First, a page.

Steamboat Springs Ever since the Steamboat Ski and Resort Corp. pulled the plug on the St. Patrick's Day Chute 1 Bump-Off a 13-year-old ski competition/party discontented locals have longed for its return.
Before the event is forever lost to the past, organizers should work with ski corp. to figure out how to revive this popular show.
Last season, ski corp. announced in February it had safety and liability concerns about the number of people under the influence of drugs and alcohol at the event.
Ski corp. does allow drinking on the mountain; there are bars at the top of the gondola. Officials said they also were concerned about the number of people at the event, which can draw between 2,000 and 4,000 people on any given year. Plus, the ride down from the chutes is one of the longer stretches in the entire resort.
With that many people on the mountain allegedly partying hard all day and then skiing down, ski corp.'s take shouldn't have been much of a shock. When it comes to a corporation dealing with a potential liability, no chances are taken.
Bump-Off organizers did agree to promote a substance-free event and focus on the skiing. However, they admitted forcing people not to bring alcohol would reduce the popularity.
Ski corp. originally wanted to hire $8,000 worth of law enforcement officers to ensure the "no substance abuse" policy was being followed and have the Bump-Off organizers foot the bill.
Besides being too much money for organizers, they also felt inviting that many law enforcement officers might put a damper on the event. Ski corp. did offer to move the event closer to the base of the mountain. But organizers pointed out there is no place as vertical as the chutes on the lower mountain.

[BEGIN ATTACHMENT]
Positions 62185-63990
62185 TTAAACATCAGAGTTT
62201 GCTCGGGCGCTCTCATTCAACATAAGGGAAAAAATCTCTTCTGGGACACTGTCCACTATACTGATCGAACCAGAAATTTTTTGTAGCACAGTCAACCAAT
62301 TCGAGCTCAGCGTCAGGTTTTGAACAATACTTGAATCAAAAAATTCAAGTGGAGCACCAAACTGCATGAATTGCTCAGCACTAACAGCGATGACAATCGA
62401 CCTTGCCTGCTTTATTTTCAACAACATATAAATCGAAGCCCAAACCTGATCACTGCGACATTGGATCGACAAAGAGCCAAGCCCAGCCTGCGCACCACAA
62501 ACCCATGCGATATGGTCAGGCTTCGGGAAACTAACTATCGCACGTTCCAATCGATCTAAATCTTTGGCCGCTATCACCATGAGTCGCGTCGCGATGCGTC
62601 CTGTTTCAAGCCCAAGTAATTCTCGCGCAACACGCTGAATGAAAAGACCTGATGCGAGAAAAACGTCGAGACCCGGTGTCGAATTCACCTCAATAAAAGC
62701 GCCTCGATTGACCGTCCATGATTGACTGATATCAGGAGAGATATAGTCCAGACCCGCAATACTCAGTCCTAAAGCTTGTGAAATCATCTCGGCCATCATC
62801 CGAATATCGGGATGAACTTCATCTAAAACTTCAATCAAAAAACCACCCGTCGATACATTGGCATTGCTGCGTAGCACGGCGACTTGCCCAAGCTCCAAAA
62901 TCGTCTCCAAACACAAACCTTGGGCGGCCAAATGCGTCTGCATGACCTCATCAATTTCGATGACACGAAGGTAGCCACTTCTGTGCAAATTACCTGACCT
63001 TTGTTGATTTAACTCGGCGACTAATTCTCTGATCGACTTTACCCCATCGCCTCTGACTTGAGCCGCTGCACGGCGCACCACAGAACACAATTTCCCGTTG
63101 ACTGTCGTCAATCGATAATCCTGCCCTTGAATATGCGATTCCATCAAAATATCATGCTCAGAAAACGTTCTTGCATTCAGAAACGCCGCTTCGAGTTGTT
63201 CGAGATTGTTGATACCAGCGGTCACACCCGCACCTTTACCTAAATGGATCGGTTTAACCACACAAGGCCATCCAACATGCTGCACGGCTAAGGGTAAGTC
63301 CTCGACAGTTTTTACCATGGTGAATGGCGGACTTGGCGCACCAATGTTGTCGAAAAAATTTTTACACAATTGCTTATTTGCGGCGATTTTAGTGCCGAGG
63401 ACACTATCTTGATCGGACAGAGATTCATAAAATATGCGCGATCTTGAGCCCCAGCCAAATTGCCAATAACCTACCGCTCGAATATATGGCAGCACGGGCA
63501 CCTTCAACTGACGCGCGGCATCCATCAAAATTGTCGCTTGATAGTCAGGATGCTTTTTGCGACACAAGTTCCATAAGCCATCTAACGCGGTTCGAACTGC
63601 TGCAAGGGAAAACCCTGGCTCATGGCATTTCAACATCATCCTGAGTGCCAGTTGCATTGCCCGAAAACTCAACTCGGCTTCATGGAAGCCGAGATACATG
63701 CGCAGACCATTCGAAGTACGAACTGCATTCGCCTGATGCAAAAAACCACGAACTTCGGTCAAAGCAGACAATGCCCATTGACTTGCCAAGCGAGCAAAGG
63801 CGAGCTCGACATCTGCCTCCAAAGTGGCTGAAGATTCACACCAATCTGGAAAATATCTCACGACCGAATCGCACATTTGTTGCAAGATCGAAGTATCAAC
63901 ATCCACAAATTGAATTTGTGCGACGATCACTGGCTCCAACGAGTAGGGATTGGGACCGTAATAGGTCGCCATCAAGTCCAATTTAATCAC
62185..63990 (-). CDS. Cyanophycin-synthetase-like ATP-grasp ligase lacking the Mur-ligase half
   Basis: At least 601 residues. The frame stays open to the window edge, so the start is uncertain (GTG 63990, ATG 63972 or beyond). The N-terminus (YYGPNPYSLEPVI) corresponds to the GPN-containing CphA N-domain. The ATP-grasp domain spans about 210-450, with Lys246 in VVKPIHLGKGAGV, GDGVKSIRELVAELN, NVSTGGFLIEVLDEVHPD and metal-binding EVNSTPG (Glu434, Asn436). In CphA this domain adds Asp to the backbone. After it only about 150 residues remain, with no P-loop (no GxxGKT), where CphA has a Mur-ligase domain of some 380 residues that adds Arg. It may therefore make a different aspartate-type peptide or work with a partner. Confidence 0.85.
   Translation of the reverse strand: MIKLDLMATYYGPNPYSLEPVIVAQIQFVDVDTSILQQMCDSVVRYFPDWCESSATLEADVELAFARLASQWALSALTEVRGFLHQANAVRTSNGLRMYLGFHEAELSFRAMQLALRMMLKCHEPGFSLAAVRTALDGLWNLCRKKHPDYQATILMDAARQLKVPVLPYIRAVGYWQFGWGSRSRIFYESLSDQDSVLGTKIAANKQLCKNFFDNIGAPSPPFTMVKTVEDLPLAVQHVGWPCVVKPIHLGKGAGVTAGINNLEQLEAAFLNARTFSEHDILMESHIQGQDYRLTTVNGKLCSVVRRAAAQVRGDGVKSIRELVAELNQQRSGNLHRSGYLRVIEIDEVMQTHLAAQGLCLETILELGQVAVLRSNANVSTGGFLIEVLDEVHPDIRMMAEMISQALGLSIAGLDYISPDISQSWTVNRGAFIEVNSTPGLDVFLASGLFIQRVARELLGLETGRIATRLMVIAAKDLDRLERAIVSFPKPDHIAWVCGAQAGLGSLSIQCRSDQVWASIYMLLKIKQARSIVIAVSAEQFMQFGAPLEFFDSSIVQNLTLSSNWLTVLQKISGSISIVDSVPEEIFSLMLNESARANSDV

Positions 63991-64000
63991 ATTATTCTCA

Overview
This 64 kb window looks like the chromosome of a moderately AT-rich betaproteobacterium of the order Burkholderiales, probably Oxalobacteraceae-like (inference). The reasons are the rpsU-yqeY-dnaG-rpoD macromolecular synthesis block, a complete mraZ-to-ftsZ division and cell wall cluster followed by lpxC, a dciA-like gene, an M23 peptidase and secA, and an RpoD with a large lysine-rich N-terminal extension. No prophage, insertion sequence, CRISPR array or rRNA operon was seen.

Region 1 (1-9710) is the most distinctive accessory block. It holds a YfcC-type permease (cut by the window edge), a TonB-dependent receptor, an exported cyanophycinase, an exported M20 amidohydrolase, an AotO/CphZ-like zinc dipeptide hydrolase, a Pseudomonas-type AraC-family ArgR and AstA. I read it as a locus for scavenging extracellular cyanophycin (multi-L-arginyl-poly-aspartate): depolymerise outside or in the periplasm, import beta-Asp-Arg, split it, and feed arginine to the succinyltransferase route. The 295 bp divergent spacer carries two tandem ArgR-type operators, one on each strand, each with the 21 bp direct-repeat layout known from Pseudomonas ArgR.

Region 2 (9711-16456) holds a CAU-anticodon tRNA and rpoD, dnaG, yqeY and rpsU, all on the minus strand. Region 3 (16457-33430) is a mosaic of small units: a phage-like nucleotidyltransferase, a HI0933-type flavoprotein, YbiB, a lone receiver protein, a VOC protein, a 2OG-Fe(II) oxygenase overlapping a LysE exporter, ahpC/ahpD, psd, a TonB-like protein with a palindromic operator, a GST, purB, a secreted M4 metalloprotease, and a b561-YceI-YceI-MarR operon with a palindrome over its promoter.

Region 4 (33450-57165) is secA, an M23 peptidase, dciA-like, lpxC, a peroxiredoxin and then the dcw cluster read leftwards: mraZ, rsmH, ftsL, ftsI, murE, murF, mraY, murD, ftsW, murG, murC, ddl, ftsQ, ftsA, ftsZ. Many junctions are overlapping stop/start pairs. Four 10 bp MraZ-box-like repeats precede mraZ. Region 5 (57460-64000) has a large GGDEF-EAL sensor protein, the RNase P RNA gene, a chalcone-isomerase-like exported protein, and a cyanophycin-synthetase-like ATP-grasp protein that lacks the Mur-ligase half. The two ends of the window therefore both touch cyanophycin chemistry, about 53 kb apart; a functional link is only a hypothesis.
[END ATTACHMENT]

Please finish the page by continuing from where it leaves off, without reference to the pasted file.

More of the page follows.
The result was no Bump-Off, except for some renegade poster maker who threatened to have it anyway. U.S. Forest Service rangers and Routt County deputies showed up at the chutes on St. Patrick's Day just in case.
Again, it was all very unfortunate. The 2,000 to 4,000 people who go to the event easily doubles the attendance of any other competition on the mountain. It's also a great competitive event on highly technical terrain that could gain more interest with time, which is something I think this ski hill needs. Not to mention the Bump-Off is loved by many locals and is one of the last events of its kind here.
That is enough of a reason to pick up the issue again and for ski corp. to rethink how it might be done. All the issues have to be put on the table, and everyone involved, including ski corp. and the locals, will need to be willing to compromise.